The next day was spent going to doctors offices and in hospitals for tests. The EKG on my heart came back and showed that I had Bradycardia. I asked every doctor if I could run and do any physical activity. All their responses were the same, absolutely not unless you want to die. In the midst of this valley, I felt confused, weak, frustrated and alone. I did not know how I was going to get better. I wanted to fight this, but deep down, secretly I felt like I couldn’t. I felt hopeless. I felt engulfed by this disease. The doctors told me “Just eat. Eat more fats, proteins, and dairy. Gain weight. Rest and eat fattening foods.” But I couldn’t just eat. Every time I ate I felt guilt. A strong guilt that shook my body. I hated the feelings after I ate. It was worse than my body aching and my heart burning; it was worse than my physical symptoms. The regret and guilt I felt after nourishing my body was intense.

Going up the stairs was exhausting. I withdrew from friends, community, and things I once enjoyed. I had no drive to do anything. My body was fighting for its life. The guilt and shame wrecked me. If i did not eat, I would die. If I did eat I would feel a shame and disgust that was unbearable. If I did not eat my “brain” felt okay and I was at peace, when I ate my body felt no different and my mind would not shut off. See, the thing with malnutrition is it takes a while. Eating good one day will not make me feel better. It takes days, weeks and even months to regain strength and begin feeling better. I wanted to fight this but I feared I could not. After a few months of living like this, I stepped on the scale. My body hurt and I looked at myself. “How did I get to this point?”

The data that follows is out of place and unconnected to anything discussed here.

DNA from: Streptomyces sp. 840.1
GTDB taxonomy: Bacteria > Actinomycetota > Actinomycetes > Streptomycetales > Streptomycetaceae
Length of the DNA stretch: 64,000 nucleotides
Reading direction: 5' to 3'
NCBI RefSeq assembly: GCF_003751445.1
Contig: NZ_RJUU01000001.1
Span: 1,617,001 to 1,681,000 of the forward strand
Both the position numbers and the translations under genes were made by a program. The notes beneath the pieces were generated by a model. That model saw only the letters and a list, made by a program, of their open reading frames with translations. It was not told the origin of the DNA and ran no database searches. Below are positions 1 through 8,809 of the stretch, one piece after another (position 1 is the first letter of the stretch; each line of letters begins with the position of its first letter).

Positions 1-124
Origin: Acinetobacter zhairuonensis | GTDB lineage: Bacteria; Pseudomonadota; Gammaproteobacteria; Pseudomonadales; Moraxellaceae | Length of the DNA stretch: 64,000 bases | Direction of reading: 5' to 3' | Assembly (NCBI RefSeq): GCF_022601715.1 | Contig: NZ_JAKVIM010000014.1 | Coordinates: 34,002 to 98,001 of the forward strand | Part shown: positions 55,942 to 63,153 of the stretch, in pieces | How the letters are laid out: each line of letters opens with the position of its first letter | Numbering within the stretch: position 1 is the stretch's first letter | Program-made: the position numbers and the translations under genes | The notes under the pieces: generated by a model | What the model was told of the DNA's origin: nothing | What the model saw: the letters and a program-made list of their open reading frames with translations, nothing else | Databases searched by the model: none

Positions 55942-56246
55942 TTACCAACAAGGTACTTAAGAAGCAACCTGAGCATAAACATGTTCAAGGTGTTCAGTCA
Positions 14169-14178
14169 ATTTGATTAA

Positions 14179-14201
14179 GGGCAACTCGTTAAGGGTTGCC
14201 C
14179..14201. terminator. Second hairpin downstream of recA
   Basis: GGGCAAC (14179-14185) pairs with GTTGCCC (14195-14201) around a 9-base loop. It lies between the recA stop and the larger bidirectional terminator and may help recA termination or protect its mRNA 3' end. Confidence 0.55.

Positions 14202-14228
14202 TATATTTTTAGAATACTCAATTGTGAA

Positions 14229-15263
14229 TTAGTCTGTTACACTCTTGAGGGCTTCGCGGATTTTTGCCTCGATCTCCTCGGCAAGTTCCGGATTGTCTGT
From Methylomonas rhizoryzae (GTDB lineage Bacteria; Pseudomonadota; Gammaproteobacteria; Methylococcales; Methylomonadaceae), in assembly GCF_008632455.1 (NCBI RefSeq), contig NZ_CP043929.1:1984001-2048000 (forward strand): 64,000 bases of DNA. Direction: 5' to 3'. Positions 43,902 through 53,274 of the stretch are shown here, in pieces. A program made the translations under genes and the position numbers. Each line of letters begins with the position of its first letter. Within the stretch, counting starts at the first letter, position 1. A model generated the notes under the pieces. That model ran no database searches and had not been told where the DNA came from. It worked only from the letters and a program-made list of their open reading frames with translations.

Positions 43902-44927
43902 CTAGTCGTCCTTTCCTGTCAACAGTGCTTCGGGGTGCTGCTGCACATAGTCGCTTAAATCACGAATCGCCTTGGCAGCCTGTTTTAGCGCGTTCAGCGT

I left school the next day and finally came home. I wanted healing. I wanted restoration. I wanted freedom. And I needed love. I came home to open arms. My parents hugged me, supported and with tears in their eyes whispered to me “You’re going to get through this.” I knew at that moment that they loved me and would do anything to help make my recovery possible. Since that moment it has not been easy, it has not been simple. My journey has been filled with sleepless nights, extreme guilt and struggling but I have found something that trumps all of that. I have found freedom and hope. I have regained my life back and I’m remembering what it is like to truly live. I no longer life in fear of death, but am able to think about my future. I can eat without the overwhelming guilt. I can enjoy life and indulge in some of life’s little joys. I can laugh with my friends, I can eat chocolate, I can run around and laugh without fear that I am dying. I am free.

The thing with eating disorders are that they control you. They give you the illusion that you are in control, but that couldn’t be more from the truth. They control you. They tell you what to eat. They tell you how to feel. They make your body weak. They try to kill you. Once you break free from the lies and the grip of an eating disorder, you begin to see the beauty in life again and realize that life really is beautiful. You are bigger than your eating disorder. No matter how much you weigh, how malnourished you are or how terrified you are, you can find freedom.

I am an athlete, friend, daughter, and sister.